A day at Travel Town

Ilia takes a turn

Ilia takes a turn

When you live in Los Angeles as a childless person, you find the city at once exciting and boring. When you live in Los Angeles as a parent to wee ones, you find a city you never knew existed.  My husband recently reconnected with college friends on Facebook and made a date to meet. Where we used to plan to meet friends at a bar or restaurant, if they have kids as this friend did, we now seek out toddler friendly meeting locations and times that work around naps.  It was in this spirit that he agreed to meet this friend at Travel Town, for every parent of a child uner the age of 3 is well aware of Travel Town.  It’s centrally located, has free admission, many spaces for the kids to run around and most importantly, trains.

The meeting with the friend was nice, the kids ignored each other as they usually do, but something happened soon after our arrival. I saw the librarian from my daughter’s school. Her son is in the Dual-Language program with my daughter. Turned out, she was there celebrating her youngest’s birthday and invited us to join the celebration.  This made Ilia very happy because then there were other kids her age and other girls to play with, instead of just the two 3 year old boys we had in our small group.

There’s something interesting watching my kids play with other kids. Ilia becomes both aloof and overprotective of her brother. She makes sure Alton is included in the fun, but then wants nothing to do with him. Alton is happy being left alone, so he’ll wander off to walk by himself or sit off to the side an watch the other kids play. Occasionally, he’ll yell out to “Ewa” and run alongside her for a bit. My daughter is very social and she’s fascinated by older girls. She thinks of them as substitute older sisters. The females who’ll teach her about being girly, because it’s clear to her that mom is not going to do that.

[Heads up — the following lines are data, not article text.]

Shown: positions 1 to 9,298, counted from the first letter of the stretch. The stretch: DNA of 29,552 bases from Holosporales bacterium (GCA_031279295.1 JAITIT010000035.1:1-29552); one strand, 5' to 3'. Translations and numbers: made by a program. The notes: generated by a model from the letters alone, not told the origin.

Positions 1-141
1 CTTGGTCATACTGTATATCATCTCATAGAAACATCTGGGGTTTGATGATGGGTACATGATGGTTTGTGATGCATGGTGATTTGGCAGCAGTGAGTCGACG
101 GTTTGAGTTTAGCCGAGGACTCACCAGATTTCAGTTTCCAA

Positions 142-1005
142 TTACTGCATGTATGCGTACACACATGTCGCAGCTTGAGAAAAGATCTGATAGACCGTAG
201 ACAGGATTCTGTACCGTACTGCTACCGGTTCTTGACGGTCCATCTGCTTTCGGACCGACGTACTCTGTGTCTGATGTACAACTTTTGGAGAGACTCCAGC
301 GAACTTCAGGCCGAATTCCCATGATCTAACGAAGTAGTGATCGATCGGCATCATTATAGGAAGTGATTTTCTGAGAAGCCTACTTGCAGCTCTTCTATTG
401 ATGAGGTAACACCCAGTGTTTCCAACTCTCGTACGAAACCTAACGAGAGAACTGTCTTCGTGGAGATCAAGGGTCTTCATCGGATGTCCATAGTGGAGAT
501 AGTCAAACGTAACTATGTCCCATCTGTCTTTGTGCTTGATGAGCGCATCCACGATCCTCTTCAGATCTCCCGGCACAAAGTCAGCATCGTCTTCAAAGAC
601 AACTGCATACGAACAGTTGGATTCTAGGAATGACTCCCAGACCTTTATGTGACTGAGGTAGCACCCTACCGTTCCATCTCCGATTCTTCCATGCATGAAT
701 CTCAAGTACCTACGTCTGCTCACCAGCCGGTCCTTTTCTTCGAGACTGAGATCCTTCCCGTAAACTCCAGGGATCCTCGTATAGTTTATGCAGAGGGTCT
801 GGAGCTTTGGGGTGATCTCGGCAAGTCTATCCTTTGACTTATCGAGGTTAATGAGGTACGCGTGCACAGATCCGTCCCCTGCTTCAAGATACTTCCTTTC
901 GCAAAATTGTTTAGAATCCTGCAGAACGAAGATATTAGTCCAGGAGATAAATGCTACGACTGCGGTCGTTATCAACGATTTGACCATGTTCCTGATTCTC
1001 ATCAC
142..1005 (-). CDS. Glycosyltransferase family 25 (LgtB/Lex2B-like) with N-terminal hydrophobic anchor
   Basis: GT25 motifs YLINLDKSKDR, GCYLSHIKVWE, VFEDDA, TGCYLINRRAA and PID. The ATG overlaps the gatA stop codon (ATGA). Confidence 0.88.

The party was attended by most family members, but everyone was gracious and open. There were two piñatas, which made the kid of the lady we were meeting very happy. Apparently, he’s always wanted a piñata. My kids, who have not only had piñatas at their own parties, but have attended many other parties with t, still don’t get it.  Ilia, instead of grabbing any candy she ran across, mulled over the options. She discarded those she didn’t like, she allowed other kids to snatch candy from her, she was thoughtful about what went into her bag.  Naturally, this meant that when she saw how little candy she got compared to the other kids, she was a little upset. I explained to her that she had more candy at that moment than she did 5 minutes previous, so she should be grateful. She smiled and had a lollipop. Alton, on the other hand, did the same thing he always did; grabbed a piece of candy nearby and popped it into his mouth. When he wanted a second piece, he went back, surprised as always, that all the candy was gone.

We left soon after, but it was an afternoon well spent even if this time around we never got to see the trains. As my daughter said, “We come here all the time, it was nice to be here and not just look at trains for once.”

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  • princessmag
    It looks fun to be there..
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